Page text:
Posted by: LanierHeights1 | November 19, 2010 10:20 AM | Report abuse

hhhmmmmm.....days between last and first freeze... interesting. if one weren't predisposed not to, one could take this as yet more evidence for global warming....

i'm torn btwn rooting for yet another record this year, and rooting for snow next week/weekend.

along those lines, from the last thread, i said/asked:

yeah, yeah yeah... highs in the 50s/60s lows in the 30s/40s for the next 5/6 days.... booooring.

how are temps NEXT friday/weekend looking? or do i have to wait 'til the quasi-annual december 5/6 snowstorm?

the best i can gather from the NWS link on the upper left "at-a-glance" thing is 45 degrees at 8 pm on thursday the 25th - w/o ever having dropped below freezing - and the dew point stays lower than the temp, my untrained eye that means no precip, white or otherwise, for thurdsay...

Posted by: walter-in-fallschurch | November 19, 2010 10:23 AM | Report abuse

Centreville VA I still have roses that are squeezing out a few late November flowers.
Reminder: you can still plant spring flowering bulbs as long as the ground hasn't frozen. Just be prepared to battle the squirrels.

Posted by: FIREDRAGON47 | November 19, 2010 10:42 AM | Report abuse

I am not a climate change skeptic. I believe it is occurring and that humans are to blame for at least a good part of it.

That said, I personally think this statistic has far more to do with the Urban Heat Island (UHI) effect than climate change in a broader sense.

As the area around DCA becomes increasingly urbanized, it holds heat better - and this is already a location that holds heat thanks to the river. I'd venture to guess that the vast majority of the metro area has seen a freeze, including many parts of DC proper. DCA's unique location in the center of the UHI, on the water, makes it particularly susceptible to high minimums.

Posted by: jahutch | November 19, 2010 10:57 AM | Report abuse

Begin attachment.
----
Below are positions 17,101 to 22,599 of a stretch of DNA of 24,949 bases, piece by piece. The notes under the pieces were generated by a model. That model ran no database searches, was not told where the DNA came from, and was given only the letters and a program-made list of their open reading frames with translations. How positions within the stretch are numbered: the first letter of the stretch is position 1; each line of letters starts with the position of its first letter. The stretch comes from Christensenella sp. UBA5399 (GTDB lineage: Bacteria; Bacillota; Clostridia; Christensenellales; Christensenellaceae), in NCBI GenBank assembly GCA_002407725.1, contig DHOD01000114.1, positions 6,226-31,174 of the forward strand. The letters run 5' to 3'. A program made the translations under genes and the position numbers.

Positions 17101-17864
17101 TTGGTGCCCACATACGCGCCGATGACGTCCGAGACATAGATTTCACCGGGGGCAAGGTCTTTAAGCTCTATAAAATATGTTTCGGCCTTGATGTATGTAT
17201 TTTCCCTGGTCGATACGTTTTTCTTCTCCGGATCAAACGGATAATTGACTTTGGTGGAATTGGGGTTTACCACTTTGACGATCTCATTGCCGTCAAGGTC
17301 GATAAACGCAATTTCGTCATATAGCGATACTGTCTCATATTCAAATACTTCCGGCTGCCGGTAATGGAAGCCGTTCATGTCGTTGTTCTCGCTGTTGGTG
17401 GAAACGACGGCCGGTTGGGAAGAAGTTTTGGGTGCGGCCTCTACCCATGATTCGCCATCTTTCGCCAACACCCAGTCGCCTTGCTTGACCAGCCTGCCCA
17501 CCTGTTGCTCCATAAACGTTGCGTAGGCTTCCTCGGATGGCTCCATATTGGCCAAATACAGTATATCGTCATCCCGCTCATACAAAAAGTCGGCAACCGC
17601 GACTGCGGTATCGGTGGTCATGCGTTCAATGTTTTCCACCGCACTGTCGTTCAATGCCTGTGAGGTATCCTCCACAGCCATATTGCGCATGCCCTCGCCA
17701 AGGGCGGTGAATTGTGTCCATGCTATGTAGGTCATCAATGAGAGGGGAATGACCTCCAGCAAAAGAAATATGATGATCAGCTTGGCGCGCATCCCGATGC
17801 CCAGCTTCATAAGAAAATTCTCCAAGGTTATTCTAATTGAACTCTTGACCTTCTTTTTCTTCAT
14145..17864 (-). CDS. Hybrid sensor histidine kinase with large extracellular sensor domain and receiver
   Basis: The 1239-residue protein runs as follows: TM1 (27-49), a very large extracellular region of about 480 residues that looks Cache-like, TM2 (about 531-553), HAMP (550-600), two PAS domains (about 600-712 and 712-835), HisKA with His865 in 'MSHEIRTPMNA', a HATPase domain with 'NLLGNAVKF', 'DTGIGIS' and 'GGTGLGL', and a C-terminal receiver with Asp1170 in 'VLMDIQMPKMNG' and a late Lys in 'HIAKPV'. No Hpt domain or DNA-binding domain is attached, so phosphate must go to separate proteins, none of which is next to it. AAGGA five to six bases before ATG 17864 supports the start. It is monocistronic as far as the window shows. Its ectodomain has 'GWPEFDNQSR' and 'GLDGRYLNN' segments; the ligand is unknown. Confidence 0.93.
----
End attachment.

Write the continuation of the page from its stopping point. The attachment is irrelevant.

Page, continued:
This November reminds me of Nov. 2007. I've forgotten the high on Thanksgiving that year, but it was absurdly warm and until a cool front whipped through in the afternoon, there was still plenty of fall color around.

Fortunately, I spent a week in Munich and Zurich in mid-month and the snow and cold were great!

Posted by: JerryFloyd1 | November 19, 2010 11:12 AM | Report abuse

Great weekend to squeeze in a few great rides out on the motorbike. (Do it D!) You just know the cold is about to pop it's icy head and go 'boo' any day now.

Posted by: eunicedelrosario | November 19, 2010 11:17 AM | Report abuse

Are all of these data points for temperature taken at the same location? I thought I remember reading something here a long while ago about the temperature location moving for DCA. Might that shift this data a bit closer together and cause a decrease in the slope of the line?

Posted by: dqreads | November 19, 2010 1:01 PM | Report abuse

dqreads, yes there was a shift in location in the early 1940s. That may play some factor but the trendlines are still basically the same. I'll take a closer look when I get home. I can't imagine that the temps at those two locations are that far off day-to-day anyway.

Posted by: Ian-CapitalWeatherGang | November 19, 2010 1:10 PM | Report abuse

Having walked numerous times in the winter from the river (Kennedy Center) to 24th & L/M , where the weather bureau was formely located, my admittedly non-scientific observation is it's cooler and snowier in the winter even there, than right along the river. But looking at Ian's graph, the 1940s move to the airport doesn't seem to have had much impact on the long-range temperature trend.

It is fascintating to walk (or take the bus) from downtown or the Kennedy Center northwesward during snowfalls. There are definite and often-predictable "zones", e.g., west of Rock Creek Park, side streets off of Wisconsin Ave., etc. that get more snow.

Posted by: JerryFloyd1 | November 19, 2010 2:55 PM | Report abuse